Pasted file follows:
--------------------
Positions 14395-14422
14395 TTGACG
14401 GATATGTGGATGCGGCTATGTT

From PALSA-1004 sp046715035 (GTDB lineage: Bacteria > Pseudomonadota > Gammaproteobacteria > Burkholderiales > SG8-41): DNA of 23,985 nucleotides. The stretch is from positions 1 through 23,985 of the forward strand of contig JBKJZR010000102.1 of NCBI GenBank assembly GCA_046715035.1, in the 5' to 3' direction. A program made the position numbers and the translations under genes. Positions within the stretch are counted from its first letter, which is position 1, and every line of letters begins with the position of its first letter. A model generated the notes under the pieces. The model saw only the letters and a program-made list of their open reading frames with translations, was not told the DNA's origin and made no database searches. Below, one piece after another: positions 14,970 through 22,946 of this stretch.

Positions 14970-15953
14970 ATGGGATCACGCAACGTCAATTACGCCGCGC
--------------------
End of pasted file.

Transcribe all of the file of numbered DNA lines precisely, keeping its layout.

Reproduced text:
Positions 14395-14422
14395 TTGACG
14401 GATATGTGGATGCGGCTATGTT

From PALSA-1004 sp046715035 (GTDB lineage: Bacteria > Pseudomonadota > Gammaproteobacteria > Burkholderiales > SG8-41): DNA of 23,985 nucleotides. The stretch is from positions 1 through 23,985 of the forward strand of contig JBKJZR010000102.1 of NCBI GenBank assembly GCA_046715035.1, in the 5' to 3' direction. A program made the position numbers and the translations under genes. Positions within the stretch are counted from its first letter, which is position 1, and every line of letters begins with the position of its first letter. A model generated the notes under the pieces. The model saw only the letters and a program-made list of their open reading frames with translations, was not told the DNA's origin and made no database searches. Below, one piece after another: positions 14,970 through 22,946 of this stretch.

Positions 14970-15953
14970 ATGGGATCACGCAACGTCAATTACGCCGCGC